Specificity of antigens on UV radiation-induced antigenic tumor cell variants measured in vitro and in vivo
L W Hostetler, C A Romerdahl, M L Kripke
In vitro exposure of nonimmunogenic murine tumor cells to UV radiation (UVR) generates highly antigenic variants that are immunologically rejected by normal, syngeneic mice. The purpose of this study was to determine whether these antigenic variants cross-react immunologically with the parental tumor and whether the UVR-associated antigen unique to UVR-induced tumors is also present on the variants. Antigenic (regressor) variants and nonimmunogenic (progressor) clones derived from UV-irradiated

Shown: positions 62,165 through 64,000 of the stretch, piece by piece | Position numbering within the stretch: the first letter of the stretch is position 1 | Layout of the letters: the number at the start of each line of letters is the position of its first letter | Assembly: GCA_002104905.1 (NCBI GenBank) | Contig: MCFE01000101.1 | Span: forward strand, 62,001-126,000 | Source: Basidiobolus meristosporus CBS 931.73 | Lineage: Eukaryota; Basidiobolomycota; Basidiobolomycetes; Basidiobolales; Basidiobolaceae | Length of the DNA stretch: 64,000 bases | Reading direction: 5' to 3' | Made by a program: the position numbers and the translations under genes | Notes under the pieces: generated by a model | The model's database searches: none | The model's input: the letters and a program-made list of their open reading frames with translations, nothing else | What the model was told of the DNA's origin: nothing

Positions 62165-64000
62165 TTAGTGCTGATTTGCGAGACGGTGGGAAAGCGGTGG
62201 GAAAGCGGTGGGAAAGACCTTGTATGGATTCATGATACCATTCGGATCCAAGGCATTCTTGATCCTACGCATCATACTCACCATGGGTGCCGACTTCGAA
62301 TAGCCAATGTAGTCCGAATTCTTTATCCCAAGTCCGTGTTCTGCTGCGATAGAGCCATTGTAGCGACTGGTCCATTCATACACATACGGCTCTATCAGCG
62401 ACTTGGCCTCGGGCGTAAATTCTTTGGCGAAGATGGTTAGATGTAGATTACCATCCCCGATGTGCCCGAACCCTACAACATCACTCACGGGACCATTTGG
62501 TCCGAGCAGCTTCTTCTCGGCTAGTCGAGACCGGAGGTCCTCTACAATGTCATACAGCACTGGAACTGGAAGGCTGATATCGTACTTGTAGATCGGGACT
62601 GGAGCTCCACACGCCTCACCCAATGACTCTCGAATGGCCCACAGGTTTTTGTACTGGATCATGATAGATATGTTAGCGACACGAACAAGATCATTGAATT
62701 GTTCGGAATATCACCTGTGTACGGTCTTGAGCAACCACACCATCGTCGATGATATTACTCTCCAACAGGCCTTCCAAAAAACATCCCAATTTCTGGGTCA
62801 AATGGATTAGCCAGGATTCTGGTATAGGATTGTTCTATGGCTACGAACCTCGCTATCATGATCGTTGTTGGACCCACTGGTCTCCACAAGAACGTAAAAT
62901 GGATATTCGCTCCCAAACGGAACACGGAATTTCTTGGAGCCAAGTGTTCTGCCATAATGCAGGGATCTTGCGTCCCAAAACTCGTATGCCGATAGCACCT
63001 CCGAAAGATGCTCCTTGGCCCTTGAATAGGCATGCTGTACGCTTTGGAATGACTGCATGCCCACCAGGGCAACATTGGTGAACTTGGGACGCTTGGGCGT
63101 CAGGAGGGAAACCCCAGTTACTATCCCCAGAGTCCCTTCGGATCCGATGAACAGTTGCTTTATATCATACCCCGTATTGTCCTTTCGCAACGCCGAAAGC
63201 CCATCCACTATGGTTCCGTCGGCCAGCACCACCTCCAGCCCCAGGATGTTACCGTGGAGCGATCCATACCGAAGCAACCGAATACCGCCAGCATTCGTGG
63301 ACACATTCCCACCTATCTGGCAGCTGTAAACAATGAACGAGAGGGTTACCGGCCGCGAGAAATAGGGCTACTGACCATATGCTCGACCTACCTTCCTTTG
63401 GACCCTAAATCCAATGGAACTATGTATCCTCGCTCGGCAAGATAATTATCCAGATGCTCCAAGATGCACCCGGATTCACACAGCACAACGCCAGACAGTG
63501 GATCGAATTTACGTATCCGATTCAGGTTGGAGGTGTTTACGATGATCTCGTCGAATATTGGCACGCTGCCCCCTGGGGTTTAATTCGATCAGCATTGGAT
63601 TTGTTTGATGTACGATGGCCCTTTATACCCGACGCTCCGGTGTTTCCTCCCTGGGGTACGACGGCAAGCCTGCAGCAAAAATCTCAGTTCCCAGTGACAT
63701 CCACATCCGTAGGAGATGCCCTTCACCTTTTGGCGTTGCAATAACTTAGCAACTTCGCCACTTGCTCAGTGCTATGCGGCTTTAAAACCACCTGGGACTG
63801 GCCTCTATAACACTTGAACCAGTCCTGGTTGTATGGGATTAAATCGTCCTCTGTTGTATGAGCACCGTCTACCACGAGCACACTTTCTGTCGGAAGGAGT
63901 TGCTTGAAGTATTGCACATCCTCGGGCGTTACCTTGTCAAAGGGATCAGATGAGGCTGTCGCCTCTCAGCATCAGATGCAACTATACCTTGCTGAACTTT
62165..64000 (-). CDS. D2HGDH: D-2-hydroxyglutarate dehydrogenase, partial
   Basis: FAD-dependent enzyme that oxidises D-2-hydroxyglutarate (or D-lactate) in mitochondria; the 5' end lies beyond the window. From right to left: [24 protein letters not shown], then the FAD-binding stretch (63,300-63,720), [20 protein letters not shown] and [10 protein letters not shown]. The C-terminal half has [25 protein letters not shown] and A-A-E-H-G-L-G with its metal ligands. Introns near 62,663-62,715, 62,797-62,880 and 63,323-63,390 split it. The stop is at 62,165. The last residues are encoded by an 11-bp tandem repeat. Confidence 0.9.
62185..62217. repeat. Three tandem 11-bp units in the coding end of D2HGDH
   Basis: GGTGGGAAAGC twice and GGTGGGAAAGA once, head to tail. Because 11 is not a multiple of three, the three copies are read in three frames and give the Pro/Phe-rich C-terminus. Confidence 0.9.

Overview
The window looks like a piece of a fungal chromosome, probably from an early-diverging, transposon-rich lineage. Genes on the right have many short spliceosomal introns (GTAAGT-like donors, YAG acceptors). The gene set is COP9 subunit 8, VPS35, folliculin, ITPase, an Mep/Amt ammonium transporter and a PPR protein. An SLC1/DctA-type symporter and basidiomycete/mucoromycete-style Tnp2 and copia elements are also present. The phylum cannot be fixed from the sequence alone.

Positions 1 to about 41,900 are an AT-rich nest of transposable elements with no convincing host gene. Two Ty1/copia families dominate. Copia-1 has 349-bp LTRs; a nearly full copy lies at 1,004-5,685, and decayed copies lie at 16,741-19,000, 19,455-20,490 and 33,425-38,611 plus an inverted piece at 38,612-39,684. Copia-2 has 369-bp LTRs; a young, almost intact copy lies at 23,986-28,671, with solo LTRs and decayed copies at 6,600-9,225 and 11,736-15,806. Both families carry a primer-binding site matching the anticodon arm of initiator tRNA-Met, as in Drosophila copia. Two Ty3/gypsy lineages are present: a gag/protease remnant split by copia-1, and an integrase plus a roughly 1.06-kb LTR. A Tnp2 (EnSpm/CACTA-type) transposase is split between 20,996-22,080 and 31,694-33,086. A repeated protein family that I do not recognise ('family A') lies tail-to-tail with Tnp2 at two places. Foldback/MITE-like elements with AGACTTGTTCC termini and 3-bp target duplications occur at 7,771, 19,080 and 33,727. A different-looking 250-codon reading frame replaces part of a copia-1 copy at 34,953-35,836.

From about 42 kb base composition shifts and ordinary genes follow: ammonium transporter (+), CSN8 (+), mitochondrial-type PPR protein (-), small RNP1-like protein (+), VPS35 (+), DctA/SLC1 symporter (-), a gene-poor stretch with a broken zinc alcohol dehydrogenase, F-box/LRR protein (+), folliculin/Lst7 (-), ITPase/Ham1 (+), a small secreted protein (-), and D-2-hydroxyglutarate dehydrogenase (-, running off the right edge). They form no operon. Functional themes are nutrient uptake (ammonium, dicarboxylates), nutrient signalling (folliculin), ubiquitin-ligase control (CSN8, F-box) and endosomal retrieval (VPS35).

... cultures of the C3H K1735 melanoma and SF19 spontaneous fibrosarcoma cell lines were used to address these questions. In an in vivo immunization and challenge assay, the antigenic variants did not induce cross-protection among themselves, but each induced immunity against the immunizing variant, the parent tumor cells, and nonimmunogenic clones derived from UV-irradiated parent cultures. Therefore, the variants can be used to induce in mice a protective immunity that prevents the growth of the parent tumor and nonimmunogenic clones, but not other antigenic variants. In contrast, immunization with cells of the parental tumor or the nonimmunogenic clones induced no protective immunity against challenge with any of the cell lines. Utilizing the K1735 melanoma-derived cell lines in vitro, T-helper (Th) cells isolated from tumor-immunized mice were tested for cross-reactivity by their ability to collaborate with trinitrophenyl-primed B-cells in the presence of trinitrophenyl-conjugated tumor cells. Also, the cross-reactivity of cytotoxic T-lymphocytes from tumor-immunized mice was assessed by a 4-h 51Cr-release assay. Antigenic variants induced cytotoxic T-lymphocytes and Th activity that was higher than that induced by the parent tumor and nonimmunogenic clones from the UVR-exposed parent tumor and cross-reacted with the parental tumor cells and nonimmunogenic clones, but not with other antigenic variants. Furthermore, upon transplantation, the UVR-induced antigenic variants grew in UV-irradiated and immunosuppressed mice, but not in untreated mice indicating that the variants expressed the determinant recognized by suppressor T-cells present in UV-irradiated mice. These results demonstrate that highly antigenic cells generated by the in vitro exposure of two different murine tumors to UV radiation express a determinant shared with the parental tumor cells and nonimmunogenic clones, a unique variant-specific determinant and the suppressor cell-defined determinant present on UVR-induced tumors. Based on these results, two models are proposed to explain the make-up of the antigenic determinants present on the UVR-induced antigenic variants.